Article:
To Dare Greatly

Throughout this year, I will be sharing one book review each month. I am not a professional book reviewer, but I would like to share my thoughts about some of the books I have read recently that have impacted my life in meaningful ways. This week’s book is Daring Greatly by Brene Brown. Do yourself a favor and read this book soon! You can purchase it here:

“Vulnerability is the last thing I want you to see in me, but the first thing I look for in you.”

Brene Brown has put together one of the most meddling books I have ever read. I rarely think a book is a must-read for everybody, but this is one of those books.

Brown has done extensive qualitative, grounded-theory research for over a decade. That research has resulted in this book as well as two of the most viewed TED talks. Brown has found that as human beings we long for connection. In order to attain connection we need to overcome shame and become vulnerable on the way to achieving wholehearted living.

Sounds easy, right?

Okay, maybe it doesn’t sound easy. Which is good, because it is not.

This book is helpful on a number of levels. Let me explain how it is helpful for me.

First, I desire to help churches learn how to interact more effectively with people in addiction and recovery. The way to do that is for churches to become more vulnerable. 12 step groups do a great job with this and churches have a lot to learn. But beyond the vulnerability, both churches and addicts need to learn how to deal with and move beyond shame. As Brown writes, “Shame derives its power from being unspeakable.”

Churches need to speak about addiction more. In fact, churches need to speak about sin more. Church is not the place to avoid talking about the real daily struggles Christians face. It is the place where we must address these struggles and learn how to deal with them together; as a community.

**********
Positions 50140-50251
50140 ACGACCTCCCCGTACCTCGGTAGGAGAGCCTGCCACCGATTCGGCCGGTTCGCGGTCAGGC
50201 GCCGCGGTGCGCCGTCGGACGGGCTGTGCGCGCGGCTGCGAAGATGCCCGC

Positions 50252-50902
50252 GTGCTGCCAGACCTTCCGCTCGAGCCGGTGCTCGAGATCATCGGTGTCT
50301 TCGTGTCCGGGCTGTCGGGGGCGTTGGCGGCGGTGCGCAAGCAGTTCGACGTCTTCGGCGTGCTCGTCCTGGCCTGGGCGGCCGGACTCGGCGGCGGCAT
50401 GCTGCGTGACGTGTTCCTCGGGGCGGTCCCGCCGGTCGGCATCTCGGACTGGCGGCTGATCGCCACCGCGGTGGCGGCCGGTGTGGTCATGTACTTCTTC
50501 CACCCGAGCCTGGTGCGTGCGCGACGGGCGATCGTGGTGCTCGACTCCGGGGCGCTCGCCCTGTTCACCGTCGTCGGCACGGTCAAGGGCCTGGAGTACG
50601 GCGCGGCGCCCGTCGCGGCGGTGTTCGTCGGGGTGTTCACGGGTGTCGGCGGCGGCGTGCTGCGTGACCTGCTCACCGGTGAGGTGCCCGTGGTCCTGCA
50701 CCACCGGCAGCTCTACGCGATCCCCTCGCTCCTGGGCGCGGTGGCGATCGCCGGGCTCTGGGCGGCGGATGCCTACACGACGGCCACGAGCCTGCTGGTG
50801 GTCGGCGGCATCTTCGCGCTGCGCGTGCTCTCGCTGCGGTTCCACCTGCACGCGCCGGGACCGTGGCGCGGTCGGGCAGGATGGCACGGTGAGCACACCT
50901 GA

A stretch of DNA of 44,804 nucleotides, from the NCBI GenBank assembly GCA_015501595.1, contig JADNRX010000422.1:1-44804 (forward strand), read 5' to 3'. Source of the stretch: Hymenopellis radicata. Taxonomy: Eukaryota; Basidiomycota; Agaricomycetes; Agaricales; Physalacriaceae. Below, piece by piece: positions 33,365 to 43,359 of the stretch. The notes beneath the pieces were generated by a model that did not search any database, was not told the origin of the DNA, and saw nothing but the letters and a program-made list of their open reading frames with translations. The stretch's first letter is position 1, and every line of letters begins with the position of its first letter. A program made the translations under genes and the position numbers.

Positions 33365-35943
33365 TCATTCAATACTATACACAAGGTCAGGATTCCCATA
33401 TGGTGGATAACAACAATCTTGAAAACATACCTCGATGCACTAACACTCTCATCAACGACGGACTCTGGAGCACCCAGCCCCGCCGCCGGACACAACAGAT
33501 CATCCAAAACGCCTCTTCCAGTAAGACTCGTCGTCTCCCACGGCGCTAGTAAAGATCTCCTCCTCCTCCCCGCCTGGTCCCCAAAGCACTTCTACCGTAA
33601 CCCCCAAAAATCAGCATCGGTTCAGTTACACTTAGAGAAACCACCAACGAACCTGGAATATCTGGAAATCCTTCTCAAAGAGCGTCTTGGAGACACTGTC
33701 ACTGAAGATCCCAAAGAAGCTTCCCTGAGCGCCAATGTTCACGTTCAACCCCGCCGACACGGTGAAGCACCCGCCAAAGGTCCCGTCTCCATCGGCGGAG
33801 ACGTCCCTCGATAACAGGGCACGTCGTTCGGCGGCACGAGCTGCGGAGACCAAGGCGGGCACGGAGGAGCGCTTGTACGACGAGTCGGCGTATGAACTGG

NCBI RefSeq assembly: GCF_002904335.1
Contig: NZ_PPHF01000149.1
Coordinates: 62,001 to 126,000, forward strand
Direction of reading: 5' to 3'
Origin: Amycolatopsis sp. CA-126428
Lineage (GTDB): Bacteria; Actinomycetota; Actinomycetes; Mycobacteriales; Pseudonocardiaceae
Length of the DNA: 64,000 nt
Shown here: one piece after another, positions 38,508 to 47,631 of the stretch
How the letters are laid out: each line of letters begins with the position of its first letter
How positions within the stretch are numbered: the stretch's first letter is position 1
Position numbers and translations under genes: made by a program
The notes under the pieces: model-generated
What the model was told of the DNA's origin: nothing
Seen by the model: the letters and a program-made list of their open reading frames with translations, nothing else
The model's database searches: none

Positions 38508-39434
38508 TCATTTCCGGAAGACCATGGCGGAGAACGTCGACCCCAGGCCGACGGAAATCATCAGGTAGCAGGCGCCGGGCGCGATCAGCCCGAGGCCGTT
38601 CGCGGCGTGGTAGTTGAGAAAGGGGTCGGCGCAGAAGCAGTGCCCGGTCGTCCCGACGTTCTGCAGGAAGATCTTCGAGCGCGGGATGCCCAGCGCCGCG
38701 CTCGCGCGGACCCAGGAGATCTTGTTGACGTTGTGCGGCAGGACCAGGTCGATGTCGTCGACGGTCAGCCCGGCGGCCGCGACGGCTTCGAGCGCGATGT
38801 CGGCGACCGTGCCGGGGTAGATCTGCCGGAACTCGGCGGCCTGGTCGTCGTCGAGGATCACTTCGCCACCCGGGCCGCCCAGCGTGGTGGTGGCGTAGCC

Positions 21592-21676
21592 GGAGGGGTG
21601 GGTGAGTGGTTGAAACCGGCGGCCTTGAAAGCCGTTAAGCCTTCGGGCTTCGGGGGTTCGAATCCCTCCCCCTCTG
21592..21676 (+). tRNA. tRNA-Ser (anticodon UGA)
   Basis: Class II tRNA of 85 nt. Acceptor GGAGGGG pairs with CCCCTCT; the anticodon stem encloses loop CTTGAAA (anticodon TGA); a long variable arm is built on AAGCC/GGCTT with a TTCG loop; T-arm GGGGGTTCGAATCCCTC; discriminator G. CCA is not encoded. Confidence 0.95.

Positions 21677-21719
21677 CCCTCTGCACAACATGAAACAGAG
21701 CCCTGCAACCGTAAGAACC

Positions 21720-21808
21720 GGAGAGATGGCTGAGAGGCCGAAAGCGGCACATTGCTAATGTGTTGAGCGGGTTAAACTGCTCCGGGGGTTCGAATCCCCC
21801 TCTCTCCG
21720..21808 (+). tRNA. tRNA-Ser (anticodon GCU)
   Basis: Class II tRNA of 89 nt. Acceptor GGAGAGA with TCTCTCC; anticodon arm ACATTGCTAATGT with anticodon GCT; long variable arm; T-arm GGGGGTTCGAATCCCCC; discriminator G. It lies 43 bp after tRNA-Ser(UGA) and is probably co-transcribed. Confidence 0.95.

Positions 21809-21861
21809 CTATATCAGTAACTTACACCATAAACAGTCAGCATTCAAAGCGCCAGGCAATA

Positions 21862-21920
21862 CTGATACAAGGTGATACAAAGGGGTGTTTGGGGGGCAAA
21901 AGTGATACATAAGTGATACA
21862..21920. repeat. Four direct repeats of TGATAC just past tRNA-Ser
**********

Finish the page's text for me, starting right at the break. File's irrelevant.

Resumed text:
Second, I am married. My wife and I have celebrated 16 anniversaries. Our marriage would be perfect if not for two things: me and her (but mostly me!). Any relationship can be difficult, but a marriage has many issues. Sharing your life closely and intimately with one other person is not easy. It is important to continue working to avoid shame and secrecy. Brown’s book could easily serve as a conversation starter for married couples, whether they are newlywed or celebrating their 50th anniversary.

Third, Brown dedicates an entire chapter to parenting. When our children are young we can either provide them with the tools to overcome experiences of shame in their lives or we can (sometimes unintentionally) heap shame on them that will last a lifetime. For example, Brown talks about the difference between the two phrases “you are bad” and “you did something bad.” There are so many small words and actions that have profound impacts on our children.

I was late to the game reading this book. After hearing only positive feedback from my family and friends who had read it, I was highly anticipating what I would find. And I was not disappointed. It will be a tremendous blessing to you if you can read and struggle with the information Brown offers in this book.

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